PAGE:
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Morris Berman is renowned in the USA as an innovative cultural historian and social critic. He has taught at a number of universities in North America and Europe, and has lectured internationally on the themes of personal and cultural change. He now teaches part-time in the Master of Liberal Arts Programme at John Hopkins University, Baltimore. He is a keynote conference speaking on various aspects of the Liberal Arts as well as a frequent contributor to magazines, academic journals and radio programmes. His works have been translated into five languages and include forty articles and four acclaimed books: The Reenchantment of the World; Coming to our Senses; Wandering God; A Study in Nomadic Spirituality and Social Change and Scientific Organisation .

Twilight of American Culture

Morris Berman

Morris Berman's caustic analysis of the current state of American culture makes compelling reading for the English-speaking world. Berman's lively description of the degraded state of American culture makes for a chilling often darkly funny read, but he is ultimately an optimist, aspiring to the inclusive maxim of French post-structuralist thinker Jean-Francois Lyotard: 'elitism for everybody'.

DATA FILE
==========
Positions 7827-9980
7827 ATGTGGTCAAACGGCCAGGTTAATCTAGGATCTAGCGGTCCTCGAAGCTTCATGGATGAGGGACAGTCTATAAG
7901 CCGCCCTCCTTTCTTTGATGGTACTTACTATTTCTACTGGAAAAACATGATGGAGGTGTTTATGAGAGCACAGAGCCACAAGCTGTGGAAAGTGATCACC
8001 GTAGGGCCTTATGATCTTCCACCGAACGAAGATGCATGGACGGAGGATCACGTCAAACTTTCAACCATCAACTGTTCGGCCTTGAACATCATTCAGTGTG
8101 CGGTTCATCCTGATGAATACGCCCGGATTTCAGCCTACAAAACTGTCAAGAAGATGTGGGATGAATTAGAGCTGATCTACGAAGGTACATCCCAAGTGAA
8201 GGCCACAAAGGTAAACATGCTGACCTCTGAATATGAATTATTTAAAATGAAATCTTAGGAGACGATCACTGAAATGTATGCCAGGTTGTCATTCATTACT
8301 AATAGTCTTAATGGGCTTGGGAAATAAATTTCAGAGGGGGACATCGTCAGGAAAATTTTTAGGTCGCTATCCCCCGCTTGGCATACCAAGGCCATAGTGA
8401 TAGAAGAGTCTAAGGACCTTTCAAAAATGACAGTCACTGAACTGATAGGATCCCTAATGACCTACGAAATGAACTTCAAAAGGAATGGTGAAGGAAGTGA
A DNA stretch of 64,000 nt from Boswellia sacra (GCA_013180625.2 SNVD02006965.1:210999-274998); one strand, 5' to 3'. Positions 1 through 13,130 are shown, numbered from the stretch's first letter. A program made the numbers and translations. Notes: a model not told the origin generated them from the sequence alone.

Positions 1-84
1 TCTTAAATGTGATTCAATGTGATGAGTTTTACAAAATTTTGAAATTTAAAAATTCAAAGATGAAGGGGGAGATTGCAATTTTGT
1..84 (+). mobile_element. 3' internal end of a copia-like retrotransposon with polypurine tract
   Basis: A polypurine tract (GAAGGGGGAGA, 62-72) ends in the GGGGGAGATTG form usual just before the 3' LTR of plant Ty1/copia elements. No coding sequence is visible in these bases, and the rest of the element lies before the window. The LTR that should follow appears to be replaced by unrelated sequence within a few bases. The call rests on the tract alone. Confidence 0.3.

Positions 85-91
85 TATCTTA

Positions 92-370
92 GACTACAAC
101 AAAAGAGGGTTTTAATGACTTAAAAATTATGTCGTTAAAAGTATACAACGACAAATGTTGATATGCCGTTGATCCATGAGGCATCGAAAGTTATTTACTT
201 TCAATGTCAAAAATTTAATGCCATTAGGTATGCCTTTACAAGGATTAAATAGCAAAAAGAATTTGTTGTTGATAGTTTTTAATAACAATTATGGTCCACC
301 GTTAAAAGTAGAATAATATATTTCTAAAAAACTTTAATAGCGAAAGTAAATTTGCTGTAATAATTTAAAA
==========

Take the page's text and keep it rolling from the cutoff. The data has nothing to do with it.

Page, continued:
Morris Berman argues proactively and engagingly that, like ancient Rome in the fourth and fifth centuries, the American Empire has now seen the passage of its most triumphant years and is rapidly approaching a period of social chaos. Illustrating his argument with references to the works of writers as diverse as Don DeLillo, Ray Bradbury, Garrison Keillor and Alex de Tocqueville, The Twilight American Culture paints one of the most damning portraits of American society to date. In examining the corruption at the heart of modern politics, the 'Rambification' of popular entertainment and the collapse of the education system, Berman concludes that while there is little Americans can do as a society to arrest the onset of corporate culture ('McWorld'), individuals can still act to preserve cultural values, refusing to base their lives on kitsch or consumerism, profit or self-promotion.
With economic globalisation now dictating the future of Europe, Berman's recipe for arresting the attendant cultural decline must be heeded by anyone hoping to stay clear of the American twilight.